Blatant RealismDuring the first half of the nineteenth century in this country, times were rough. The United States was in the throes of growing pains similar to a sort of national adolescence, and struggling mightily simply to remain United States. There was a "no nonsense" quality to everything the country did during this era from canal building to railroad building to nation building, and that quality also carried over into her art. If the word "naturalism" befitted the style of landscape painting during this time, the term "realism" was the dominating element in portrait painting, still the nation's most important form of art. In fact some historians have even gone so far as to label the style blatant Realism, and not without good reason.
Portrait painters in the first half of the nineteenth century were second generation American artists with an artistic tradition (albeit a very shallow one) to look back upon and build upon. It was a pretentious era in which the veneer of success and respectability was paper-thin. Scratch it only slightly, even in the civilised east, and just beneath the surface were the remnants of the American frontier--a life and time many of the dignified faces staring out from genteel oil portraits of the era were trying desperately to put behind them. Add to that the arrival from France in 1839 of Samuel F. B. Morse with Louis Daguerre's process for making photographs and you have the makings for a little "war" between new science and old art that promised to make life miserable for portrait painters for the next 25 years.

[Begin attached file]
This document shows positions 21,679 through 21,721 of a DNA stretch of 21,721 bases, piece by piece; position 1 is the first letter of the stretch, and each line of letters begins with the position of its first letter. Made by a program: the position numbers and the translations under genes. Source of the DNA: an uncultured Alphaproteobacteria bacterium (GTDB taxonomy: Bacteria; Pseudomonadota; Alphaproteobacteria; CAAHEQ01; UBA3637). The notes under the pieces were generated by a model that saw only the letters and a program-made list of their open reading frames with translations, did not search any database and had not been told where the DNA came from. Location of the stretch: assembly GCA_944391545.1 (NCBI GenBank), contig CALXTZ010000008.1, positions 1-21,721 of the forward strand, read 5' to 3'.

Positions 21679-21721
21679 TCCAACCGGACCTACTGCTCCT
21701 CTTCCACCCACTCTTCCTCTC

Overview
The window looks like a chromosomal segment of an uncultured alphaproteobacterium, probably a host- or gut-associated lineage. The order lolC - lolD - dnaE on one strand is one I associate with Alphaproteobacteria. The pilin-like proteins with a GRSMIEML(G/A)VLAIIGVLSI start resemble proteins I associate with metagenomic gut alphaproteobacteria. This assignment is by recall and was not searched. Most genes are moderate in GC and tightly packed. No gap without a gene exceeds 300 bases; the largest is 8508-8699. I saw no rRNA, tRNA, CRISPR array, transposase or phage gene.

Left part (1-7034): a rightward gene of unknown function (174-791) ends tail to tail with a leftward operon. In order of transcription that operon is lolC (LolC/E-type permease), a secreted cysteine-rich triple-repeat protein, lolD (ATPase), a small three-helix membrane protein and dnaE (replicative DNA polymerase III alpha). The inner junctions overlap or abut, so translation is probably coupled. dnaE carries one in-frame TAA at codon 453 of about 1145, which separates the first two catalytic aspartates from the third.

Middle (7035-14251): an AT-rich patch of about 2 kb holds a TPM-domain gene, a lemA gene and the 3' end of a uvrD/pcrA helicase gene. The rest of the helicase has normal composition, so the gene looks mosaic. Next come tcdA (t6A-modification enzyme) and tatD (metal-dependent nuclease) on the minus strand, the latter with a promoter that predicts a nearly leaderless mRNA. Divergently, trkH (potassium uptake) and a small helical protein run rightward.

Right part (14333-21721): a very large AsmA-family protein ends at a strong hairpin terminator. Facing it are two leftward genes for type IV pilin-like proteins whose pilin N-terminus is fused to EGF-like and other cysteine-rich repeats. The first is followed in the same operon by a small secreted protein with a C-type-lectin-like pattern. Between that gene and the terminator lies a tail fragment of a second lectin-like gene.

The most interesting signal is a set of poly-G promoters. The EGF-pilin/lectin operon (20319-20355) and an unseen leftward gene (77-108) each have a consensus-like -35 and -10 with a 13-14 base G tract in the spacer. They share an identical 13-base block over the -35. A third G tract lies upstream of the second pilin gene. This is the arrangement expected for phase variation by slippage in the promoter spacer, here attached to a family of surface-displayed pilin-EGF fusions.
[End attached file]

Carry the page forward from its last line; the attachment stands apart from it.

It's difficult to overstate the impact the advent of photography had on the painted portrait in this country of hard-nosed Yankee pragmatism coupled with our long-standing love affair with new technology. Almost immediately painters of miniature portraits became extinct. Seeing the writing on the wall, artists like Charles Loring Elliot, Chester Harding, and Lilly Martin Spencer felt the need to compete head on with portrait photography. They had on their side the ability to paint much larger than early photographs, and of course, in colour. And also, they had a tradition of artistic excellence that early photographic processes couldn't come close to matching. What they lacked was the verisimilitude that photography offered in terms of capturing every line, hair, and nuance of the sitter's appearance. And here is where they crossed the line, from simple Realism, into the blatant Realism that today makes art historians cringe. In their struggle to compete, they often gave their painted portraits, much the same stiff, stark, unblinking harshness of most early photographs during this period. It remained for artist such as Thomas Eakins and John Singer Sargent to eschew the photograph and return some sanity to the art of portrait painting during the latter years of the century.
Contributed by Lane, Jim
17 July 1998